All light and life, as well as all good things, come from God. “Every good gift and every perfect gift is from above, and cometh down from the Father of lights, with whom is no variableness, neither shadow of turning” (James 1:17). He is not only the “Father of lights,” dispelling each “shadow,” He is the “Father of glory.” Paul prayed for you and me: “That the God of our Lord Jesus Christ, the Father of glory, may give unto you the spirit of wisdom and revelation in the knowledge of him: The eyes of your understanding being enlightened” (Ephesians 1:17-18). As with the hymn writer, we need His help to fully see and praise Him.

Thus, in one hymn we are reminded that God is immortal, invisible, wise, light, blessed, glorious, the Ancient of Days, almighty, victorious, unresting, unhasting, unwanting, not wasteful, mighty, just, life, unchangeable, the Father of glory, the Father of light, and adored by angels. Furthermore, He dwells in splendor, deserves our praise, rules in might, provides goodness and love, gives life, and enlightens our understanding. JDM

A Sense of Inadequacy

But we have this treasure in earthen vessels, that the excellency of the power may be of God, and not of us. —2 Corinthians 4:7

I believe I had anticipated that it was going to be a pleasure to expound this beautiful and high soaring Gospel of John. However, I must confess that in my preparation and study a sense of inadequacy has come over me—a feeling of inadequacy so stunning, so almost paralyzing that I am not at this juncture able to call it a pleasure to preach.

Perhaps this will be God’s way of reducing the flesh to a minimum and giving the Holy Spirit the best possible opportunity to do His eternal work. I fear that sometimes our own eloquence and our own concepts may get in the way, for the unlimited ability to talk endlessly about religion is a questionable blessing….

None of us can approach a serious study and consideration of the eternal nature and person of Jesus Christ without sensing and confessing our complete inadequacy in the face of the divine revelation.

Lord, I’ve so often been at that place of total inadequacy. I’ve learned that that is so healthy because then I step aside, I quit relyingon my own “eloquence” and I allow the Holy Spirit to take over and do what only He can do anyway! Use me today in my weakness. Amen.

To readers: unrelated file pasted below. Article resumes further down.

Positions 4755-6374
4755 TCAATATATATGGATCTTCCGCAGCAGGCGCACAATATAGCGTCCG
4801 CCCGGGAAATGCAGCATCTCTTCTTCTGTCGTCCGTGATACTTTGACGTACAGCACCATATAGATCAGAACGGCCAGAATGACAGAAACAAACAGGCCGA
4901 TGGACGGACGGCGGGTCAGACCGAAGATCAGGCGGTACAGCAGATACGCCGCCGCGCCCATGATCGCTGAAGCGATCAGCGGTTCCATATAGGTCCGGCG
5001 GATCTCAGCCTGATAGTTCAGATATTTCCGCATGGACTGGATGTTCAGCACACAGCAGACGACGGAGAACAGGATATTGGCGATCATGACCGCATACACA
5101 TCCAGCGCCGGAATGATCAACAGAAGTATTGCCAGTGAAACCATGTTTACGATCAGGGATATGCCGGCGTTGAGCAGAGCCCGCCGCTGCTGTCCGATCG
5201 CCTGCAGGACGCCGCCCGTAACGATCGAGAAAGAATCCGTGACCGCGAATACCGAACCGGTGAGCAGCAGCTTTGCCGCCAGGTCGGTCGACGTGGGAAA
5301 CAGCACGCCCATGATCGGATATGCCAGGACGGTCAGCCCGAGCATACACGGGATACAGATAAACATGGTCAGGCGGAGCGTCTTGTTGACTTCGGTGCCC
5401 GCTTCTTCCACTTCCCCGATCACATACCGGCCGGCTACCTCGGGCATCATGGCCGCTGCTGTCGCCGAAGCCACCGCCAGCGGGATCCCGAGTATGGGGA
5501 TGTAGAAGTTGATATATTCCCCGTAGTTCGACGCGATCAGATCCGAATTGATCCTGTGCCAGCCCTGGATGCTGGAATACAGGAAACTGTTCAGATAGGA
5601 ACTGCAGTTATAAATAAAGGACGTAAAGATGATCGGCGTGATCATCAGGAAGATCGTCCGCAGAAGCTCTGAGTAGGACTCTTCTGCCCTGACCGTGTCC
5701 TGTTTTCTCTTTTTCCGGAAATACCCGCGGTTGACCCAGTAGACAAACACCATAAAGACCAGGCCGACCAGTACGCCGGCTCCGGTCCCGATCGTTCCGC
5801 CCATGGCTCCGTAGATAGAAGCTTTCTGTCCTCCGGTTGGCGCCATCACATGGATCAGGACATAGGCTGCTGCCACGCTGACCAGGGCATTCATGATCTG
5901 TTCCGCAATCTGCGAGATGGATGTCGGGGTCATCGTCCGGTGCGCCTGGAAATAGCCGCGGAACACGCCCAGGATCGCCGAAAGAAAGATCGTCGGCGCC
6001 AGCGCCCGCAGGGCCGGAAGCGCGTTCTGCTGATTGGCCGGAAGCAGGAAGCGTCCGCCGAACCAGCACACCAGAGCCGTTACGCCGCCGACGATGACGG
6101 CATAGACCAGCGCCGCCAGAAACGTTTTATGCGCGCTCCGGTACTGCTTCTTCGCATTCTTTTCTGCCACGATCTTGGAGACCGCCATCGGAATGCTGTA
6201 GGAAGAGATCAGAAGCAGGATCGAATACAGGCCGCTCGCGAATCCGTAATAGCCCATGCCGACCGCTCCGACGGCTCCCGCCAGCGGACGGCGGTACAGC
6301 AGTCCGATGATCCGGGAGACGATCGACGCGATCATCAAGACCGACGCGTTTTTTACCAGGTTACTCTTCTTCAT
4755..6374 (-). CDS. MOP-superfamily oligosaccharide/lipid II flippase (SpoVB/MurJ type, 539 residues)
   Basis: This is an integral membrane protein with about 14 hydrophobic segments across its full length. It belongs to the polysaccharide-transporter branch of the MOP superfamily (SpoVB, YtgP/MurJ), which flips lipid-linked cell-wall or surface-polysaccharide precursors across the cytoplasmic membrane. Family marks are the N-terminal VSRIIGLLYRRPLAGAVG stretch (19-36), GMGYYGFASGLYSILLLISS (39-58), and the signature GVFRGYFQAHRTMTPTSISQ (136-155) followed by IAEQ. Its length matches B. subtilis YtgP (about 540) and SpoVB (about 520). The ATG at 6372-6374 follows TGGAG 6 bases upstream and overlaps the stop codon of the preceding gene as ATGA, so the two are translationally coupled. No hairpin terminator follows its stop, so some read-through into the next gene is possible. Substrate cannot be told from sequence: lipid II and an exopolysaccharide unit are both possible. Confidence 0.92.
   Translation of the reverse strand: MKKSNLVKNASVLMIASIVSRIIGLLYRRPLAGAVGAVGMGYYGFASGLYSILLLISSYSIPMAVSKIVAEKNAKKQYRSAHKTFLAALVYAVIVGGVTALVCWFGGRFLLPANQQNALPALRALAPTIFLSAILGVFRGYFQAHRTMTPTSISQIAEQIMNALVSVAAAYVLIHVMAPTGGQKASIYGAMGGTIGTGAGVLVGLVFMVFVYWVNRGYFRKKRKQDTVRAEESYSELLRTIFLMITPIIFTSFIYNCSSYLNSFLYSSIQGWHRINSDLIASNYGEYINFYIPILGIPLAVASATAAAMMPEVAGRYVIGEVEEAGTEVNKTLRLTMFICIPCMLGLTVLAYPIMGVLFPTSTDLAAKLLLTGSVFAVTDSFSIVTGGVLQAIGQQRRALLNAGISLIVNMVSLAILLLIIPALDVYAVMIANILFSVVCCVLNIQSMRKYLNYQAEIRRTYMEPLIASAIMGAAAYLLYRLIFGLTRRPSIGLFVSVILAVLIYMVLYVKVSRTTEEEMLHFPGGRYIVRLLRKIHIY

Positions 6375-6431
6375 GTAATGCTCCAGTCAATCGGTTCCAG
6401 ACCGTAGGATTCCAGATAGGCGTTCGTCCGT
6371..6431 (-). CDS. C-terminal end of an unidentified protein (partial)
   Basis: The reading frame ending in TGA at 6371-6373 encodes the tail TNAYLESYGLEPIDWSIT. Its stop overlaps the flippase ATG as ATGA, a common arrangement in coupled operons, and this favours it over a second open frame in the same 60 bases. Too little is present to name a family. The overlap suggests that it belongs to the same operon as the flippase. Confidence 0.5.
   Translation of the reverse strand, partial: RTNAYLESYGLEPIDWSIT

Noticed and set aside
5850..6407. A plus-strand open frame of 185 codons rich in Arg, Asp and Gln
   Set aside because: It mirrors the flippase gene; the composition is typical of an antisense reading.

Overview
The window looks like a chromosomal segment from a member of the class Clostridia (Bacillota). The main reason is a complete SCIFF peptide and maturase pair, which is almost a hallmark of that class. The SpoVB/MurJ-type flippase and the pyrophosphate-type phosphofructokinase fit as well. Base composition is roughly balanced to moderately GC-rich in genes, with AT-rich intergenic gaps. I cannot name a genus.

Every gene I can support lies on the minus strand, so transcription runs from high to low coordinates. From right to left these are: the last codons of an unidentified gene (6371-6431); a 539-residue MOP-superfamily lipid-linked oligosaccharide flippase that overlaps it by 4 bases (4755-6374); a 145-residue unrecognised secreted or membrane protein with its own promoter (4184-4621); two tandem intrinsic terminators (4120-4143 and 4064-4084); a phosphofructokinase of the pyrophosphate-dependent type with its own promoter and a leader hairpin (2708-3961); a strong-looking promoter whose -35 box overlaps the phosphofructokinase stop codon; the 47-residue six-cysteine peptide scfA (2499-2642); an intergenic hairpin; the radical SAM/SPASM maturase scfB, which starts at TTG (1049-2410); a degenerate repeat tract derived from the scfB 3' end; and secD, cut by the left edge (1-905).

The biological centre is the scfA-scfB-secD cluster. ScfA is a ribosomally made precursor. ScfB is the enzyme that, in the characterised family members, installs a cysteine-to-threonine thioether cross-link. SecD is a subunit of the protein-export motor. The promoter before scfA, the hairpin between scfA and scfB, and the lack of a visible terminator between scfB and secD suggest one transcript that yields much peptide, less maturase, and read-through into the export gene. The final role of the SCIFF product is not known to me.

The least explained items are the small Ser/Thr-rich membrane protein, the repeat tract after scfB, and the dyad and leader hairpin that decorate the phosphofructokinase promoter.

Prayerful Thoughts of God Are Never a Burden

…The effectual, fervent prayer of a righteous man availeth much. James 5:16

It is hardly possible to overstress the importance of unceasing inward prayer on the part of the one who would live the God-conscious life. Prayer at stated times is good and right; we will never outgrow our need of it while we remain on earth. But this kind of prayer must be supported and perfected by the habit of constant, unspoken prayer!

But someone may question whether in a world like this it is possible to think of God constantly. Would it not be too great a burden to try to keep God constantly in the focus of our minds while carrying on our normal activities in this noisy and highly complex civilization?

Malaval had the answer to this: “The wings of the dove do not weigh it down,” he said; “they carry and support it. And so the thought of God is never a burden; it is a gentle breeze which bears us up, a hand which supports us and raises us, a light which guides us, and a spirit which vivifies us though we do not feel its working.”

We all know how the presence of someone we deeply love lifts our spirits and suffuses us with a radiant sense of peace and well-being. So the one who loves God supremely is lifted into rapture by His conscious Presence!

“Then were the disciples glad, when they saw the Lord.”

Faith and Experience

O taste and see that the LORD is good. PSALM 34:8

I insist that the effective preaching of Jesus Christ, rightly understood, will produce Christian experience in Christian believers. Moreover, if preaching does not produce spiritual experience and maturing in the believer, that preaching is not being faithful to the Christ revealed in the Scriptures.

Let me say it again another way: The Christ of the Bible is not rightly known until there is an experience of Him within the believer, for our Savior and Lord offers Himself to human experience.

When Jesus says, “Come unto me, all ye that labour and are heavy laden” (Matthew 11:28), it is an invitation to a spiritual experience. He is saying, “Will you consent to come? Have you added determination to your consent? Then come; come now!”

Yes, our Lord gives Himself to us in experience. David says in Psalm 34: “O taste and see that the LORD is good.” I think David said exactly what he meant. Surely the Holy Spirit was saying through David: “You have taste buds in your soul for tasting, for experiencing spiritual things. Taste and experience that God is good!”

Lord, the great need of people within and outside our churches today is to experience the “real thing”—God in all His power and majesty and personal involvement in our lives. Help me to inspire others to “taste” You, Lord.